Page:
3.2.4 Direct incentive for emissions reductions Just as for fuel consumption monitoring by means of BDNs (see 2.2.4), it is unlikely that the data that became available by tank monitoring will directly incentivize additional emissions reductions: Regarding ship owners, it is very unlikely that the fuel consumption data that becomes available constitutes a new insight, because fuel consumption is already regularly monitored and reported within the company. But even if the fuel consumption data constituted a new insight, the data that would became available (fuel consumption in absolute terms) would still not provide enough information to detect options for improving the fuel-efficiency of a ship and to control for the actual change of the fuel-efficiency of a ship if an emission reduction measure was taken.
For shippers and charterers, the fuel consumption monitoring data would in many cases constitute additional information if the data would become publicly available at a ship specific level. However, this information would be insufficient because shippers and charterers would want to base their choice of a ship on the relative energy efficiency of the ships and not on the absolute fuel consumption data. The only extra insight that tank monitoring compared to monitoring by means of BDNs could give could be the amount of fuel consumed by the ship on a specific route if a route-based approach is chosen.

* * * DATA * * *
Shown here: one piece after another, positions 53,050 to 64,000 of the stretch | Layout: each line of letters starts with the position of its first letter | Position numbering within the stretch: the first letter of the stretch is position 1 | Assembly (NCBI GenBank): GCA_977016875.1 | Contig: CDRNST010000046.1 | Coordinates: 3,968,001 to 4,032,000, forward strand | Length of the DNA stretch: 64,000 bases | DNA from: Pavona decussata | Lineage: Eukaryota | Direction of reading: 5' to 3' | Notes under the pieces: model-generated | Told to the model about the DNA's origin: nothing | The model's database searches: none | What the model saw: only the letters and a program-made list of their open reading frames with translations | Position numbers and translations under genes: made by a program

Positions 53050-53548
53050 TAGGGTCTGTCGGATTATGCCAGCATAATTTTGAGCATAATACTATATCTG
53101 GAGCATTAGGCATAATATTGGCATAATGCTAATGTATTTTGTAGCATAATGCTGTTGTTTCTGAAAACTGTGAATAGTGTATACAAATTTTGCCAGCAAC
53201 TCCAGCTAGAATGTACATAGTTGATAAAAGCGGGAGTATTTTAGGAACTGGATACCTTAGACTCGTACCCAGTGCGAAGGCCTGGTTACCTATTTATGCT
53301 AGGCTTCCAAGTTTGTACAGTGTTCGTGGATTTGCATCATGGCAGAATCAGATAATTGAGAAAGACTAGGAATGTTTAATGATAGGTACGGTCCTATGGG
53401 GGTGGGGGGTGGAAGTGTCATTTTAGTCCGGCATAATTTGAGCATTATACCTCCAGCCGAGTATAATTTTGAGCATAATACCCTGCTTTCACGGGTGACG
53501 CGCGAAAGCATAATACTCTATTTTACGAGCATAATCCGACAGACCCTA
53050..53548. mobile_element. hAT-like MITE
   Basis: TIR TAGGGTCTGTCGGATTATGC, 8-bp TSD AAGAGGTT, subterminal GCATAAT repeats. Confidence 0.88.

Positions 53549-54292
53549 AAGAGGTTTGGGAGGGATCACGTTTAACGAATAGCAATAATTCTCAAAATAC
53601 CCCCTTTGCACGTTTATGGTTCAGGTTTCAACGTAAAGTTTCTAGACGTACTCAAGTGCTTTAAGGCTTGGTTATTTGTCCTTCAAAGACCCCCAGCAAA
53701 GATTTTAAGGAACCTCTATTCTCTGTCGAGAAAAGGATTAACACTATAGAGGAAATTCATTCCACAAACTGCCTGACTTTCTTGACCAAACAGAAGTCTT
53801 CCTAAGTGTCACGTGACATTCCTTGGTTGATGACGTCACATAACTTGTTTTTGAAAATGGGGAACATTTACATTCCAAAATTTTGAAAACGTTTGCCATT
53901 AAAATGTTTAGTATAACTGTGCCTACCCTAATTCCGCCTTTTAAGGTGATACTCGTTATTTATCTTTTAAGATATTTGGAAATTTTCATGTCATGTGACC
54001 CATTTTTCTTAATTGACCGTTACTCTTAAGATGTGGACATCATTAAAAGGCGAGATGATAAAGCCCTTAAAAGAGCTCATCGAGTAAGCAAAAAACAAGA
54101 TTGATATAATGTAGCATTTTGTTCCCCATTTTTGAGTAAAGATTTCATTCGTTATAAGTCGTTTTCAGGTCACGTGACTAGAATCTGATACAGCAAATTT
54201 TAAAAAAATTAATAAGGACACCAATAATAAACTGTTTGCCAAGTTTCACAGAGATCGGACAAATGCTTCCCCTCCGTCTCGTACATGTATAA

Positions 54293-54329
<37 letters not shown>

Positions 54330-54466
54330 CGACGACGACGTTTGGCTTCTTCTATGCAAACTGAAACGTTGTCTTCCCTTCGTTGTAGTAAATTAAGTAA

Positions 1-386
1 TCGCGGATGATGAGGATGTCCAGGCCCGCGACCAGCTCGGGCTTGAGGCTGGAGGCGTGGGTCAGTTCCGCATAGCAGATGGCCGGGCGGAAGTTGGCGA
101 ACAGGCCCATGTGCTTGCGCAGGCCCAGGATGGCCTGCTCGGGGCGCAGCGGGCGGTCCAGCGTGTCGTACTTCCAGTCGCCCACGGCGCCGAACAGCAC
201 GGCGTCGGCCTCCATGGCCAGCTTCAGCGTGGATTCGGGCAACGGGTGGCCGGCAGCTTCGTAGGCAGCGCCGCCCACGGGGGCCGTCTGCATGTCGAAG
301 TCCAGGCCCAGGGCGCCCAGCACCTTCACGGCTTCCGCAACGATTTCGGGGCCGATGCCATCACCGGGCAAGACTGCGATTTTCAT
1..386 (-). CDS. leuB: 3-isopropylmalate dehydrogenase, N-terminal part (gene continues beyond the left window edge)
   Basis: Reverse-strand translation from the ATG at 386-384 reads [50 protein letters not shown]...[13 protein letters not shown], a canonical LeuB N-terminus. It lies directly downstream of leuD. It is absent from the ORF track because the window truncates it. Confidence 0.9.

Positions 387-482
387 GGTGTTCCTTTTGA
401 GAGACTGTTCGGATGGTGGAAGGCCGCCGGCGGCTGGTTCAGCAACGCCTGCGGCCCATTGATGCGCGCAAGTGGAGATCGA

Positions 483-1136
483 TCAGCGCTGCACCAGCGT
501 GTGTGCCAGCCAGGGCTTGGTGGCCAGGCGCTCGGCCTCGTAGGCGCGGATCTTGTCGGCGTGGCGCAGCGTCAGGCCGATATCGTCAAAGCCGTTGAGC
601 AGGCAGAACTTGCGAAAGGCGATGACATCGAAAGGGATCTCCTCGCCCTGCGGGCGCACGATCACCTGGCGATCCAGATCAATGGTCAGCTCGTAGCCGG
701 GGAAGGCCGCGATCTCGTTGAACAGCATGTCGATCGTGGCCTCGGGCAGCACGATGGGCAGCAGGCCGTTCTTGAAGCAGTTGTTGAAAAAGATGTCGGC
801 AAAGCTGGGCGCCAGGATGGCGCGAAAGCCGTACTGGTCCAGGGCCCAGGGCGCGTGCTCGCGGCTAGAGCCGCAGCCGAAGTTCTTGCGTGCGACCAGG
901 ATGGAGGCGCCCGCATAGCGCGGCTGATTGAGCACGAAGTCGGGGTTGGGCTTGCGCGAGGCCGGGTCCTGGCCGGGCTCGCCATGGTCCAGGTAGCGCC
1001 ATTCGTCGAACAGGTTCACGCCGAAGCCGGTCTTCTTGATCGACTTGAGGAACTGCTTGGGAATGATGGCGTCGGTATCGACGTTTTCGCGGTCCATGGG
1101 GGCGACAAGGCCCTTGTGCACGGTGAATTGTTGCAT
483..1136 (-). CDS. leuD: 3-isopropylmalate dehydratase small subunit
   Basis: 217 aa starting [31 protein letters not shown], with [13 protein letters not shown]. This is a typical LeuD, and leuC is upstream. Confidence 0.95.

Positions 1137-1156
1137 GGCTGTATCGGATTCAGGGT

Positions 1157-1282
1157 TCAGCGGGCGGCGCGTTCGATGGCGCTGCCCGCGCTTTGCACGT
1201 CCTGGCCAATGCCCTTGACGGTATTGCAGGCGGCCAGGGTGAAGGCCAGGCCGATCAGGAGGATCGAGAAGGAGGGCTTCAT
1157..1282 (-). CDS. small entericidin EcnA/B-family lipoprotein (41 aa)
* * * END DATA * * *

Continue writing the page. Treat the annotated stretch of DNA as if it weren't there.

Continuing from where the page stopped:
Also a better breakdown of the fuel consumption data is conceivable in the sense that the fuel consumption is determined per tank and can thus more easily be related to the purpose for which it is consumed on-board.
But this information would only be useful for a ship owner if his ship sailed more often on this specific route and if the ship either always performed the same transport work on this route or the ship owner himself combined the monitoring data with the respective transport work data. Due to the business sensitivity, it is very unlikely that data related to specific routes would become publicly available. Therefore, compared to monitoring by means of BDNs, no extra information would become available for shippers.
17 March 2013 7.A40.0 - Monitoring of bunker fuel consumption Note finally that, even if a route-based approach was chosen, this would not necessarily mean that route-specific fuel consumption data would become available.
If, for example, the geographic scope were the emissions on all routes to or from Europe, it would not be necessary to monitor fuel consumption on specific routes to and from Europe. 3.2.5 Implications for market-based instrument and efficiency measures In principle, tank monitoring is a monitoring approach that can be used for time-based policy measures. To this end all tanks on-board need to be monitored at the beginning and at the end of the respective time period, as well as before and after any change in stock that is not related to the fuel consumption process itself like e.g. bunkering.
Tank monitoring can also be used for route-based policy measures. However, the tanks need to be monitored more often than in case of a time-based policy measure. Not only do the tanks need to be monitored at the beginning and at the end of the respective period3 and whenever stock changes take place that are not related to the fuel consumption, but also whenever a ship crosses the ‘route borders’, i.e. whenever the ship moves from inside/outside the geographical scope of the policy measure. 3 Note that a route-based measure will have a time component too, for example when a measure covers all emissions of ships on routes to and from Europe in a certain year.
18 March 2013 7.A40.0 - Monitoring of bunker fuel consumption